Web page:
After a tight squeeze into the freezer, I set about trying to get the remaining caramel to thicken up into a sauce. This involved a good 15 minutes of hard boiling, after which it still looked really thin to me; on the other hand, I was starting to worry that it would just turn into hard candy when it cooled. In the end, I decided to give myself a buffer and added some heavy cream to the mix. Shortly thereafter, the caramel finally started to look like a pourable sauce, and it thickened up to a lovely consistency as it cooled a bit, suitable for drizzling.

My tian unmolded without irreparable damage, just a few blotchy spots around the edges, which was easy enough to tidy. We all agreed, upon tasting, that it was alright, but a kind of odd dessert. The buckwheat in the pate sablee actually complimented the citrus and caramel nicely, but the fresh orange slices on top just didn’t seem to fit with everything else somehow. I think I almost would have preferred it with more marmalade on top, or better yet, some sunbursts of thinly sliced candied orange. We all finished our slices, but had no inclination to go back for seconds, and the remaining tian is sitting in the refrigerator turning soggy. The leftover caramel and marmalade will definitely be eaten up, but I can’t vouch for the rest. This challenge was certainly different than the usual, and it actually did challenge me more than I expected, so many thanks to Jennifer for the introduction, and check out the Daring Bakers Blogroll to see all the wildly creative variations on this dessert.

Cara Cara Marmalade

1/4 C + 3 T freshly pressed Cara Cara orange juice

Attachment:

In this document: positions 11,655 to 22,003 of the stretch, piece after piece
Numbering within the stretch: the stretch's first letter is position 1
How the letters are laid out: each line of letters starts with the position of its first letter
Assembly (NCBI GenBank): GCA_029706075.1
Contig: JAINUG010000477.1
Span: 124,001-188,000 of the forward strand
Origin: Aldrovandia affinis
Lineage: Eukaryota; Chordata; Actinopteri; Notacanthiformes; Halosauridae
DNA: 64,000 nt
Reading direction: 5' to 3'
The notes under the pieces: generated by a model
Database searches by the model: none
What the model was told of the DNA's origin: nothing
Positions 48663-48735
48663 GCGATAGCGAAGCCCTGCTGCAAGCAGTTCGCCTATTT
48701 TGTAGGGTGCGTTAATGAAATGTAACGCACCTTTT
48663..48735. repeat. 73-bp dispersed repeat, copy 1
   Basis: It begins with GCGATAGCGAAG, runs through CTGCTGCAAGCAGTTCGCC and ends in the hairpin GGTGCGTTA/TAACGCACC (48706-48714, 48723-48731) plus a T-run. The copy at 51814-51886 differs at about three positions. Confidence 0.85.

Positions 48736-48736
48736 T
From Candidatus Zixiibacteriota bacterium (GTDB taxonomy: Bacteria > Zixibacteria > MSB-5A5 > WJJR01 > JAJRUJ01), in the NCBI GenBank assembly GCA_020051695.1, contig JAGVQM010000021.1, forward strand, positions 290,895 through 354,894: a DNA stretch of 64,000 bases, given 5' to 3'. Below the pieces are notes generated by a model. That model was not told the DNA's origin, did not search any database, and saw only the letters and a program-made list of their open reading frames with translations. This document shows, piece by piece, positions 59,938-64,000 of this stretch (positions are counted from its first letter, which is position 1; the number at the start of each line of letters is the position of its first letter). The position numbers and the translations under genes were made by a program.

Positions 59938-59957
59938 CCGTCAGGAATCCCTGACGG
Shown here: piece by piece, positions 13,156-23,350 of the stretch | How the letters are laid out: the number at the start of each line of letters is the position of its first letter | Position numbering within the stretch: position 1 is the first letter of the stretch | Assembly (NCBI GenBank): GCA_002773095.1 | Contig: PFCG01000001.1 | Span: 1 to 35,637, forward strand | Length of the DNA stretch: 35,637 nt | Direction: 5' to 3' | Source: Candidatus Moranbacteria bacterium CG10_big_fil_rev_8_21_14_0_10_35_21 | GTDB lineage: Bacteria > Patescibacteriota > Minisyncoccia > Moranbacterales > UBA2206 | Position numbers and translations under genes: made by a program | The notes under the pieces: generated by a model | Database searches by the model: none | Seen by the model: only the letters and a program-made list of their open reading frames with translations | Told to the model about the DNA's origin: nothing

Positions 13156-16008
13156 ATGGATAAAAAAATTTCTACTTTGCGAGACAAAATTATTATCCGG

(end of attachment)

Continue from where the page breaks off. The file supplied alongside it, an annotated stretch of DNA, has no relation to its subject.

1 large Cara Cara orange
5 g pectin, optional
granulated sugar equaling the weight of the orange slices once they are cooked

Finely slice the orange, by hand or via mandoline. Place the orange slices in a medium-sized pot and cover with cold water; simmer for about 10 minutes. Drain, discarding the water, then refill with fresh water and blanch the oranges again; you want to blanch the orange slices 3 times total, a process which removes the bitterness from the orange pith. Finally, drain the slices and let them cool enough to handle; mince them finely, using a knife or a food processor.

Weigh the slices, return them to the pot, and add the same amount of granulated sugar. If you don’t have a scale, you can place the slices in a cup measure and use the same amount of sugar. Pour in the orange juice and the pectin, if you are using it. Cook over medium low heat until the bits of orange become tender and translucent, and the mixture reaches a jammy consistency (10-15 minutes with pectin, but could be much longer if you do without; be patient).

I am a member of the Theta Class of the Daring Bakers, induced in July of 2007. For more information and a list of my previous challenges, click here.